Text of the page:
Email updates

Keep up to date with the latest news and content from BMC Veterinary Research and BioMed Central.

Open Access Highly Accessed Research article

Causes of mortality and pathological lesions observed post-mortem in red squirrels (Sciurus vulgaris) in Great Britain

Victor R Simpson1*, Judith Hargreaves2, Helen M Butler3, Nicholas J Davison46 and David J Everest5

Author Affiliations

1 Wildlife Veterinary Investigation Centre, Chacewater, Truro, Cornwall TR4 8 PB, UK

2 Abbey Veterinary Services, 89 Queen Street, Devon, Newton Abbot TQ12 2BG, UK

3 PO Box 33, Ryde, Isle of Wight PO33 1BH, UK

4 Animal Health and Veterinary Laboratories Agency Polwhele, Truro, Cornwall TR4 9AD, UK

5 Bio Imaging Unit, Animal Health and Veterinary Laboratories Agency Weybridge, New Haw, Surrey, Addlestone KT15 3NB, UK

6 Current address: Scottish Marine Animal Stranding Scheme, SAC Veterinary Services, Drummondhill, Stratherrick Road, Inverness IV2 4JZ, Scotland, UK

For all author emails, please log on.

BMC Veterinary Research 2013, 9:229  doi:10.1186/1746-6148-9-229

Published: 16 November 2013

Abstract

Background

The red squirrel population in Great Britain has declined dramatically in recent decades, principally due to squirrelpox. Concern exists that red squirrels may become extinct nationally and, as there has been limited research in to diseases other than squirrelpox, this study aimed to identify additional causes of mortality.

Results

Post-mortem examinations on 163 red squirrels found dead on Isle of Wight (IoW) England, in Scotland and at other locations in Great Britain showed that 41.7% (n = 68) were killed by road traffic and 9.2% (n = 15) by predators, principally domestic cats and dogs. The overall male/female ratio was 1.08/1. Fleas were recorded on 34.9% of IoW squirrels and on 43.8% of Scottish squirrels but sucking lice and ixodid ticks were only seen on Scottish squirrels. Bacterial infections were significant, particularly in association with respiratory disease (n = 16); two squirrels died of Bordetella bronchiseptica bronchopneumonia. Cases of fatal exudative dermatitis (n = 5) associated with a lukM-positive clone of Staphylococcus aureus occurred only on the IoW. Toxoplasmosis (n = 12) was also confined to IoW where it was responsible for almost one tenth (9.5%) of all deaths. Hepatozoonosis was common, especially in IoW squirrels, but was not considered a primary cause of mortality. Hepatic capillariasis affected four IoW squirrels and one from Scotland. Fungal infections included oral candidiasis, adiaspiromycosis and pulmonary phaeohyphomycosis. Neoplastic conditions diagnosed were: pulmonary carcinoma, gastric spindle cell tumour, renal papillary adenoma and trichoepithelioma. Epidermal hyperplasia of unknown aetiology was seen in squirrels showing crusty lesions of the ear pinnae on IoW (n = 3) and Brownsea Island (n = 1), associated in two cases with cutaneous wart-like growths. Miscellaneous diagnoses included chylothorax, electrocution, intussusception, suspected cholecalciferol rodenticide poisoning and foetal death and mummification. No cases of squirrelpox were diagnosed.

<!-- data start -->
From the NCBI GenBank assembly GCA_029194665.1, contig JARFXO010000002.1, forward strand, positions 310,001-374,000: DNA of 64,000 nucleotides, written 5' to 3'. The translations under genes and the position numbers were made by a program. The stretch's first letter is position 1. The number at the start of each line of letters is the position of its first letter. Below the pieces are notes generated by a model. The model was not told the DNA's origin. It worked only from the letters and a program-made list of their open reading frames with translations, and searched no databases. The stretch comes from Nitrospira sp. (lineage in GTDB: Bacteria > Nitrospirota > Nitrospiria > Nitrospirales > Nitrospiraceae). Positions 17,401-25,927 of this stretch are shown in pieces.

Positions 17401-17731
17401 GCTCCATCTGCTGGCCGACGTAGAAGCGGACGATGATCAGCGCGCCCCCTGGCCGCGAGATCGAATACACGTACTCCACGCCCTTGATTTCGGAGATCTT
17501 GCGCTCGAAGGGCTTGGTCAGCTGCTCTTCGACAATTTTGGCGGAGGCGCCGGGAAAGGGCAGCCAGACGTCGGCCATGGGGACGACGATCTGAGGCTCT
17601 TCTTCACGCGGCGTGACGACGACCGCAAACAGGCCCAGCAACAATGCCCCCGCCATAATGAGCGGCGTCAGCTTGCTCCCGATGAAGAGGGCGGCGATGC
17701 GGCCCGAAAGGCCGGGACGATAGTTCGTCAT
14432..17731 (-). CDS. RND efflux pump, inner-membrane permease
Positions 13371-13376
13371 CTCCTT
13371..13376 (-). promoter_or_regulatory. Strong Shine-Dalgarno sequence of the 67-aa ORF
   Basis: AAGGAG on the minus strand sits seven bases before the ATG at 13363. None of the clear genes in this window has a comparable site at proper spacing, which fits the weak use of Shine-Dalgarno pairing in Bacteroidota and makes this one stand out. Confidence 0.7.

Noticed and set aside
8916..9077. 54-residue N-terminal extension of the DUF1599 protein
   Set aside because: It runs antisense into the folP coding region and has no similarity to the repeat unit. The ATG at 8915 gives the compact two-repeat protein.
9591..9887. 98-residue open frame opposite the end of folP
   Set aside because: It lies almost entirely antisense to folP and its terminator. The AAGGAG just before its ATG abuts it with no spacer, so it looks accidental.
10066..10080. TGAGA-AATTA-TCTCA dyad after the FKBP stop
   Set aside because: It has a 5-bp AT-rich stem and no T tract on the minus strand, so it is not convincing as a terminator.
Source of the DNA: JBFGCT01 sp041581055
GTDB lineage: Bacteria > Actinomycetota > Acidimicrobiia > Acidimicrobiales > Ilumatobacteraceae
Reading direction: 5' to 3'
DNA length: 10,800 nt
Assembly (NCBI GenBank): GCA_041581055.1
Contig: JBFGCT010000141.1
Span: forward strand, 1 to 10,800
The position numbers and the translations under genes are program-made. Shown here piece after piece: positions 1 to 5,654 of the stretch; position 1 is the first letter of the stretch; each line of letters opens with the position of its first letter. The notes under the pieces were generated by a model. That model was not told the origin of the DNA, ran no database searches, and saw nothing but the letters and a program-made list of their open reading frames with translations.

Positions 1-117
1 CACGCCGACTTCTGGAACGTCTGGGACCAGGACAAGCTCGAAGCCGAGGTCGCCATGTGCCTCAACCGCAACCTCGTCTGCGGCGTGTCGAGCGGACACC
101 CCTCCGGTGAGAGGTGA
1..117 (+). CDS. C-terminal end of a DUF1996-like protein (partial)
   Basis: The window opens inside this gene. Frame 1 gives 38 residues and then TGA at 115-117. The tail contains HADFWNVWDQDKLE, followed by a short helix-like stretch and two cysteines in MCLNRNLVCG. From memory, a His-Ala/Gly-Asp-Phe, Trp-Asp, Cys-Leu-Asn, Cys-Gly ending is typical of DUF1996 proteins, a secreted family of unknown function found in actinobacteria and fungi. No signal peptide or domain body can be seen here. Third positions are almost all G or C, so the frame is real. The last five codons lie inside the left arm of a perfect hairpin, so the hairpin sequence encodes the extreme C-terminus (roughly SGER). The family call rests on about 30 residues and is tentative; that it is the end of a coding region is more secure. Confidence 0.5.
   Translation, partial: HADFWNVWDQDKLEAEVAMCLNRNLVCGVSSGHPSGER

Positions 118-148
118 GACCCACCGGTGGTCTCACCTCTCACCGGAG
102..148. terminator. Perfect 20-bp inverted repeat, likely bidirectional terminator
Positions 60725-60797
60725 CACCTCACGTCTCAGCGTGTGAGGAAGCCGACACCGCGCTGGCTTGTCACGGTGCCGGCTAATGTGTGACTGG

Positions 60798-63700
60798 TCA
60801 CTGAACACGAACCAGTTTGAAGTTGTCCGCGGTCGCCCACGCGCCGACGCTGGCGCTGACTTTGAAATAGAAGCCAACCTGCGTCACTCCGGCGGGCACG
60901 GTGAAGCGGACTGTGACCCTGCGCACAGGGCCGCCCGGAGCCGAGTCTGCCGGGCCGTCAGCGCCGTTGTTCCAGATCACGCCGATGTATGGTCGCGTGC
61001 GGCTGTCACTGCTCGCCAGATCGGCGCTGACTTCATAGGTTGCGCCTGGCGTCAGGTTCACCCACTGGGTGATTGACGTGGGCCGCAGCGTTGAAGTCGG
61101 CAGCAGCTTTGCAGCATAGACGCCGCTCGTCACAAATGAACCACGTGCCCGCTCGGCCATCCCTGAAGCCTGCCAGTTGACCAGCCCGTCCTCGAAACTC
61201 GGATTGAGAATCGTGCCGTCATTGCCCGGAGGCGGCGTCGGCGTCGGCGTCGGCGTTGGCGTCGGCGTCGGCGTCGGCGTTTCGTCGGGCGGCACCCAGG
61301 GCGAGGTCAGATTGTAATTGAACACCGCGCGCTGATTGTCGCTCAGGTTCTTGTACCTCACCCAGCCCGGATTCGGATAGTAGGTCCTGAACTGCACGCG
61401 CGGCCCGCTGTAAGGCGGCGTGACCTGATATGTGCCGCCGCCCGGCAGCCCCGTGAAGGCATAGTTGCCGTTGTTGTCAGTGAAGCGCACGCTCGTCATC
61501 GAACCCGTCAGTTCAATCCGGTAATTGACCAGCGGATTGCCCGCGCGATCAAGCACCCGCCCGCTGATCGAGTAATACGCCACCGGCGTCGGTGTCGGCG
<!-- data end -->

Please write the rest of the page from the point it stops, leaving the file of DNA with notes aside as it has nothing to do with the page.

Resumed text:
Conclusions

Red squirrels in Britain suffer premature or unnatural mortality due to a number of conditions in addition to squirrelpox, many of which result, directly or indirectly, from human activities: road traffic trauma, pet predation, toxoplasmosis, trap injuries, rodenticide poisoning and electrocution accounted for 61% of all recorded mortality in this study. Red squirrels are also affected by several diseases of unknown aetiology which merit further research.

Keywords:
Red squirrel; Sciurus vulgaris; Disease; Pathology; Neoplasm; Predation; Parasite; Toxoplasma